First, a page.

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Medical education

Doctor launches revolutionary continuing education program not funded by Big Pharma

Friday, September 17, 2010 by: Jonathan Benson, staff writer
Tags: medical education, big pharma, health news

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(NaturalNews) In order to keep their medical licenses, doctors are required to participate in periodic continuing education programs to stay abreast of current medical knowledge. But most of these programs are funded by pharmaceutical companies, which means the curriculum is often little more than disguised marketing for drugs and medical devices. So Dr. Martin Samuels, a neurologist at Harvard Medical School, has decided to launch a new continuing medical education (CME) company that receives no funding from drug companies.

After recently being invited to yet another drug company-funded conference at a fancy steakhouse, Dr .Samuels decided that enough was enough. He told reporters at The Boston Globe that the class--and other classes like it--are "subtle marketing" rather than actual education, and that he would not be attending it.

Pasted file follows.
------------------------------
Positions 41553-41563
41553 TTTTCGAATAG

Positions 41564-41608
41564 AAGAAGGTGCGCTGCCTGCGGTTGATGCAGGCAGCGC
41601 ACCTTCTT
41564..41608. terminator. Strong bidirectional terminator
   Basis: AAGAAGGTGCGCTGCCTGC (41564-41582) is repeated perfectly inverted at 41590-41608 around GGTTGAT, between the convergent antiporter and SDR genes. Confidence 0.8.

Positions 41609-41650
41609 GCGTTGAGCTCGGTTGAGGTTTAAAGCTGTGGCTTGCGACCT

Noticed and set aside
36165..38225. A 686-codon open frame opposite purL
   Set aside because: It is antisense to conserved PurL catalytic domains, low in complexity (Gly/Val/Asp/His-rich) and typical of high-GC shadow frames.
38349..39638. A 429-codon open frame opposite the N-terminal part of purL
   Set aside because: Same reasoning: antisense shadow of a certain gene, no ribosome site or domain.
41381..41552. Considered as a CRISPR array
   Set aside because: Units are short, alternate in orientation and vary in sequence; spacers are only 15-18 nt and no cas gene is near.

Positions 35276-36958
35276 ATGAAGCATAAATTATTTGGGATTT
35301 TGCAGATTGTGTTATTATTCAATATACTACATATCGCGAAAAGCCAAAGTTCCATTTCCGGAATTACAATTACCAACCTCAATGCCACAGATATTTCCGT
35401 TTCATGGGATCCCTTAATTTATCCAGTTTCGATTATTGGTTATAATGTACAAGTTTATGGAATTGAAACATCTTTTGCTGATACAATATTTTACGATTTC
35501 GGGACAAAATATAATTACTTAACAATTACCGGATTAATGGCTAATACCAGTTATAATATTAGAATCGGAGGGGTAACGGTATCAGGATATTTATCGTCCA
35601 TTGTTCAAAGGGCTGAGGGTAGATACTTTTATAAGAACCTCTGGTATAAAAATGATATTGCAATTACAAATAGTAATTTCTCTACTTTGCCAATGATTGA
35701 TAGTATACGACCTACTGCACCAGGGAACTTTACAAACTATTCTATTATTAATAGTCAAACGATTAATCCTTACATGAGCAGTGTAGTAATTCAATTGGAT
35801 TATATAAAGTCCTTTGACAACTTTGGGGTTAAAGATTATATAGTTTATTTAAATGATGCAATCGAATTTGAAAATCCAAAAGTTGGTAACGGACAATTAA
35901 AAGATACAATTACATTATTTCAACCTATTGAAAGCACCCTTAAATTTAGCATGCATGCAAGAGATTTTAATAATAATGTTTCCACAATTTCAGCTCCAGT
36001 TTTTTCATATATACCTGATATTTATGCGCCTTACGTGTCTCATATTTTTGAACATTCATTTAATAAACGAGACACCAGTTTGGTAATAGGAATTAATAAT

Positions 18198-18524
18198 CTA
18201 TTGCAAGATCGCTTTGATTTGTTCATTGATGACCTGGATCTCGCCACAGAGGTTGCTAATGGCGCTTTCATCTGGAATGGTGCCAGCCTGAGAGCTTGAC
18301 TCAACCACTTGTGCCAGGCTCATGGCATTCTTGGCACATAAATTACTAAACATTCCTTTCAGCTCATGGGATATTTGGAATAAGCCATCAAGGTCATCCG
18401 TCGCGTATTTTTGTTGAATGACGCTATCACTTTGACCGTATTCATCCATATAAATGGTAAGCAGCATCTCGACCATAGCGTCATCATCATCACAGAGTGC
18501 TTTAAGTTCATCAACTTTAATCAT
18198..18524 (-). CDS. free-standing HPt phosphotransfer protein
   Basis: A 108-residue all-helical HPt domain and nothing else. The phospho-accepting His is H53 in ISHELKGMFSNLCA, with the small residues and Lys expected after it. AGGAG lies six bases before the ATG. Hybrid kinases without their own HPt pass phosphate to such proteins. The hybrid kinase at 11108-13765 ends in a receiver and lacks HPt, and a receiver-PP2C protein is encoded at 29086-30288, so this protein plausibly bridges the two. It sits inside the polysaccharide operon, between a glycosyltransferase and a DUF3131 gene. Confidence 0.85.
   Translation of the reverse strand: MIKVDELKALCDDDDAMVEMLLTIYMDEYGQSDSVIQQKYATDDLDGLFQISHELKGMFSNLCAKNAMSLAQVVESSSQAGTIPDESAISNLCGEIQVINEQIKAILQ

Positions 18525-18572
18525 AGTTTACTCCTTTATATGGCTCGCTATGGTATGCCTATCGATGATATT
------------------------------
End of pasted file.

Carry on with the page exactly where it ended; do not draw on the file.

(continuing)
"Doctors have lost confidence in [continuing medical education] and the public has lost confidence," he is quoted as saying in the article. "The feeling is that everything is tainted. We simply must have a new way of doing this."

Dr. Samuels used to work for a CME company and knows first hand how the system works. Drug companies wine and dine doctors and offer courses to them for free, all of which influences the way doctors think about health and medicine and how they go about prescribing drugs.

Dr. Samuels' CME, Lighthouse Learning (LL), on the other hand, will allow only teachers with no connections to the drug industry to teach, and the dean of the program will keep close watch on the curriculum directors' relationships to make sure that no conflicts of interest arise. LL is set apart from other supposedly independent CMEs in that it will not accept drug industry advertising or exhibits at any of its conferences, either.

But getting doctors who are used to receiving free "education" to actually pay for it themselves could be difficult. And much of the burden could end up on hospitals that get stuck footing the bill for their doctors.

Sources for this story include:

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